Paper published as part of the Art and Archaeology 2009 special issue.
Raman spectroscopy as a tool to diagnose the impact and conservation state of Pompeian second and fourth style wall paintings exposed to diverse environments (House of Marcus Lucretius)†
Article first published online: 26 APR 2010
Copyright © 2010 John Wiley & Sons, Ltd.
Journal of Raman Spectroscopy
Special Issue: Raman spectroscopy in art and archaeology
Volume 41, Issue 11, pages 1400–1409, November 2010
How to Cite
Maguregui, M., Knuutinen, U., Castro, K. and Madariaga, J. M. (2010), Raman spectroscopy as a tool to diagnose the impact and conservation state of Pompeian second and fourth style wall paintings exposed to diverse environments (House of Marcus Lucretius). J. Raman Spectrosc., 41: 1400–1409. doi: 10.1002/jrs.2671
- Issue published online: 17 NOV 2010
- Article first published online: 26 APR 2010
- Manuscript Accepted: 4 MAR 2010
- Manuscript Received: 4 DEC 2009
- Basque Government through the Environmental Analytical Chemistry project. Grant Number: IT-245-07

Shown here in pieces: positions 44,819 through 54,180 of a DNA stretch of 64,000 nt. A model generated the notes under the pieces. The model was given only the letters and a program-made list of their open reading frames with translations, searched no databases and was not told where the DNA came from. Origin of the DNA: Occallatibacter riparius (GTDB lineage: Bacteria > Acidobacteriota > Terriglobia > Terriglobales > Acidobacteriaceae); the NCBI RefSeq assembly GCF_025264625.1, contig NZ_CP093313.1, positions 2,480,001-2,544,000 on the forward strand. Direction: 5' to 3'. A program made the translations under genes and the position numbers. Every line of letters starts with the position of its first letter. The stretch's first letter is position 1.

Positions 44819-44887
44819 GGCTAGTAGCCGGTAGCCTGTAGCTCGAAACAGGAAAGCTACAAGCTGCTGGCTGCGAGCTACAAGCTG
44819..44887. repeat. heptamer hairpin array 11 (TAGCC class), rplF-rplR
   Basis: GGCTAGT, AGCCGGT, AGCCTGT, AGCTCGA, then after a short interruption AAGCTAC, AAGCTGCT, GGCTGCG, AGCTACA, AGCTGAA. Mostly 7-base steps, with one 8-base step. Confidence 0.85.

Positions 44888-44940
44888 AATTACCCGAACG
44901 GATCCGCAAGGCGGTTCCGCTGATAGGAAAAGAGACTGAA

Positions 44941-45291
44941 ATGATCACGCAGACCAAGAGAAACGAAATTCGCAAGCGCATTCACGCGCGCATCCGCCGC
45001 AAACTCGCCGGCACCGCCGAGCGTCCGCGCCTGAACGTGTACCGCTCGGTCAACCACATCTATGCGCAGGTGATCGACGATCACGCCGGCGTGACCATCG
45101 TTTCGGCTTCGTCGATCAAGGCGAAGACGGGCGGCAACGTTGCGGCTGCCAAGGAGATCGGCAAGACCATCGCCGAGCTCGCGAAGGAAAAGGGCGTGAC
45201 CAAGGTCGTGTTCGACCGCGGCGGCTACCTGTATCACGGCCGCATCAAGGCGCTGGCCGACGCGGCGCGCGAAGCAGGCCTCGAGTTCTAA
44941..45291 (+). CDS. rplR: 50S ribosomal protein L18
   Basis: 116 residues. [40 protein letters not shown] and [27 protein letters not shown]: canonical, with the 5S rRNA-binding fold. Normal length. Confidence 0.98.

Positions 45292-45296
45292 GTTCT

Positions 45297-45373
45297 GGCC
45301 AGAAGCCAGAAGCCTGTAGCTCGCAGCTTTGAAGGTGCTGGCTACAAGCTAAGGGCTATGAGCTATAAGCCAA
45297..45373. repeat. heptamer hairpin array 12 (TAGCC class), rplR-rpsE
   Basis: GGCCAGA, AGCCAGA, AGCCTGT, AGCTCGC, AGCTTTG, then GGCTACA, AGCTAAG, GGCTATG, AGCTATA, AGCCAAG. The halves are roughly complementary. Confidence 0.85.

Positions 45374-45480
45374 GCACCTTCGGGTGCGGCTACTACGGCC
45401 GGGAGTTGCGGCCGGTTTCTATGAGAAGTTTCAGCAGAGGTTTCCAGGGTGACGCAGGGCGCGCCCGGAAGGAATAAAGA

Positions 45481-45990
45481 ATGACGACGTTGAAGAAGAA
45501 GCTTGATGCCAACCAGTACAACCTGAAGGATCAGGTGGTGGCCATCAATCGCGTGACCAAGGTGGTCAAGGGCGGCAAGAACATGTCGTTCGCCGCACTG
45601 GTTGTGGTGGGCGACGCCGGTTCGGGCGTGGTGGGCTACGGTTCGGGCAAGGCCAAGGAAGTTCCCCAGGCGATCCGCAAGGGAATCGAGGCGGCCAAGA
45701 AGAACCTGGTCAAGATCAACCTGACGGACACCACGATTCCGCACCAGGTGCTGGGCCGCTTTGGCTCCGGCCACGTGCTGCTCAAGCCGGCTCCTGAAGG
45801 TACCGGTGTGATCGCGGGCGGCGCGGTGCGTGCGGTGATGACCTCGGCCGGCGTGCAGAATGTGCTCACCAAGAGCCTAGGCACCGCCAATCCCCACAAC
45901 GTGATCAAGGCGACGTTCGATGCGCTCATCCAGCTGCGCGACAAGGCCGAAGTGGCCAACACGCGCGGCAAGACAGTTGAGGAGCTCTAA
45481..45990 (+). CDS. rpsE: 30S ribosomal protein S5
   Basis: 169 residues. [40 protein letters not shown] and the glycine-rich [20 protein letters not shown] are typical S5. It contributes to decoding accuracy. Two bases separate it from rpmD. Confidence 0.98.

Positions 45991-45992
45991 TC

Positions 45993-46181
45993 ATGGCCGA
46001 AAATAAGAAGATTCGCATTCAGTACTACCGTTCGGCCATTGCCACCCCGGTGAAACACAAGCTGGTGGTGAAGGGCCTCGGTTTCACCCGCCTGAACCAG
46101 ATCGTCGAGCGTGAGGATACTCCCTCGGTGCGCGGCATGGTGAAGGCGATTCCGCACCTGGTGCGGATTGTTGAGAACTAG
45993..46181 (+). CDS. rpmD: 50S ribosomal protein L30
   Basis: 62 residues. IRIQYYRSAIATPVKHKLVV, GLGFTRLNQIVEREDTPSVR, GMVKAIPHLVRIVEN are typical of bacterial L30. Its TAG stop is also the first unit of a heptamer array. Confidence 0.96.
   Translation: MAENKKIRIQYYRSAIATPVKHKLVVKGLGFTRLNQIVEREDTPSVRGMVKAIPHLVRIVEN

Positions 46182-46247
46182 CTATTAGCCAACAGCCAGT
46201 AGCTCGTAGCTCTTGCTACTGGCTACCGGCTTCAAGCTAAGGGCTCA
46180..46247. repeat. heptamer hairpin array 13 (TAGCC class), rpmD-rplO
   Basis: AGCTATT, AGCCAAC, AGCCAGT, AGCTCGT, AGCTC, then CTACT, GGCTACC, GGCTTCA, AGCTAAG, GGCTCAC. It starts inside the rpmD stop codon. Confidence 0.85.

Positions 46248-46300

- Spanish Government (MICINN) through the IMDICOGU project. Grant Number: BIA2008-06592
- Raman spectroscopy;
- wall paintings;
- sulfate salts;
- environmental impacts
The House of Marcus Lucretius preserves the remains of paintings of the so-called Pompeian second, third and fourth styles. In this work, samples from the second style painting (architectural style AD 40–80), buried in the ground and not exposed to open air, recovered from recent excavations (2004–2006), were analyzed. Moreover, wall paintings and wall fragments from the fourth style (baroque ornate style, before Vesuvius eruption), excavated about 150 years ago and exposed since then to outdoors, were also analyzed. Raman spectroscopy was used to characterize the original composition and decay products in the mortars and pigment layers. These spectroscopic results were complemented with quantitative analysis (ionic chromatography) of soluble salts and chemometric and chemical equilibrium calculations. Probable decay pathways are proposed to explain the formation of some decay products of red pigments and for the original components of the mortars. Moreover, a final diagnosis as well as comparison of the conservation state of the mortars and pigments exposed to two different kinds of environments (outdoors and under a burial) is discussed emphasizing the importance of SOx impacts on the open air artworks. Copyright © 2010 John Wiley & Sons, Ltd.